THE PESO is likely to rebound versus the greenback this week on expectations of slower inflation in June.

The local unit closed at P49.20 per dollar on Friday, weakening by nine centavos from its Thursday finish of P49.11, based on data from the Bankers Association of the Philippines. This was the peso’s weakest close in nearly a year or since it ended at P49.25 per dollar on July 27, 2020. It also shed 71.9 centavos from its P48.481-per-dollar finish on June 25.

The peso depreciated on Friday as investors flocked to the greenback on the back of an expected rebound in the US job market in June, Rizal Commercial Banking Corp. (RCBC) Chief Economist Michael L. Ricafort said in a text message.

Data from the US Labor department released on Friday showed nonfarm payrolls increased by 850,000 jobs in June, higher than the 700,000 estimated additional jobs in a Reuters poll. The increase also surpassed the 583,000 new jobs in May.

The report also showed that women, who were the hardest hit by the pandemic, took nearly half of the 9.3 million job openings last month. Reuters reported.

The peso’s weakness last week was also caused by market concerns on the increasing possibility of an earlier unwinding of easy monetary policy in the US amid improving economic data, UnionBank of the Philippines, Inc. Chief Economist Ruben Carlo O. Asuncion said in an e-mail.

Federal Reserve Bank of San Francisco President Mary Daly said the US central bank may be able to start reducing “a little bit” of its extraordinary support for the US economy by the end of this year, Reuters reported.

“The economy is really shaping up nicely,” Ms. Daly told the Associated Press in an interview, a recording of which was provided to Reuters by the San Francisco Fed.

Fed policy makers have been surprised at the strength of the US recovery this year, fueled by $2.8 trillion in federal pandemic aid and a faster-than-expected rollout of vaccines against COVID-19. 

That has touched off an internal debate over when and how to start reducing their purchases of Treasuries and mortgage-backed securities, which they had promised to continue doing at a pace of $120 billion a month until the economy makes “substantial further progress” towards the Fed’s employment and inflation goals.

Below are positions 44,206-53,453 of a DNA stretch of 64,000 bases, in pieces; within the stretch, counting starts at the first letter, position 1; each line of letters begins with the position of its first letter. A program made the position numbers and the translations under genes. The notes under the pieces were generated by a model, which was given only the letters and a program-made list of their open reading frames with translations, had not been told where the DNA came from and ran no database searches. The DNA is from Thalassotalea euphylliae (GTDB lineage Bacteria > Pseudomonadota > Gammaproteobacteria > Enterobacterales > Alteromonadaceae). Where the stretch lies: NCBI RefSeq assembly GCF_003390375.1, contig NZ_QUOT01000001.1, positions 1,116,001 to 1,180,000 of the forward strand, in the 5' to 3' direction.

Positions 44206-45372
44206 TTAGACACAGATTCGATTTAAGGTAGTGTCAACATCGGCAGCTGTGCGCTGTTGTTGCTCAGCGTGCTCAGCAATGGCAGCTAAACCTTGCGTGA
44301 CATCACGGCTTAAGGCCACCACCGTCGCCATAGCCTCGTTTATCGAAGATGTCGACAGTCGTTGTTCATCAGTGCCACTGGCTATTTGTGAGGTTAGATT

For this week, Mr. Asuncion said the market is waiting for June inflation data, which will be released by the Philippine Statistics Authority (PSA) on Tuesday, July 6.

A BusinessWorld poll of 14 analysts yielded a median estimate of 4.3% for June inflation, matching the midpoint of the 3.9% to 4.7% estimate given by the Bangko Sentral ng Pilipinas (BSP) for the month.

If realized, this will mark the sixth straight month of inflation exceeding the BSP’s 2-4% target for the year and will be faster than June 2020’s 2.5% print. Still, this would be slower than the 4.5% in May.

Analysts said the better supply conditions that likely brought down food prices and easing transport prices will be key factors for slower inflation in June. On the other hand, the sustained increase in global oil prices continues to be an upside risk.

May trade data to be reported on Friday could also affect the peso, RCBC’s Mr. Ricafort said.

The trade deficit stood at $2.73 billion in April, slightly narrower than the $2.75-billion shortfall in March but bigger than the $187.10-billion gap a year earlier, latest PSA data showed.

Exports that month climbed 72.1% to $5.71 billion from a year earlier, while imports surged 140.9% to $8.45 billion.

For this week, Mr. Ricafort gave a forecast range of P48.90 to P49.40 per dollar, while UnionBank’s Mr. Asuncion expects a stronger band of P48.85 to P49.25. — L.W.T. Noble with Reuters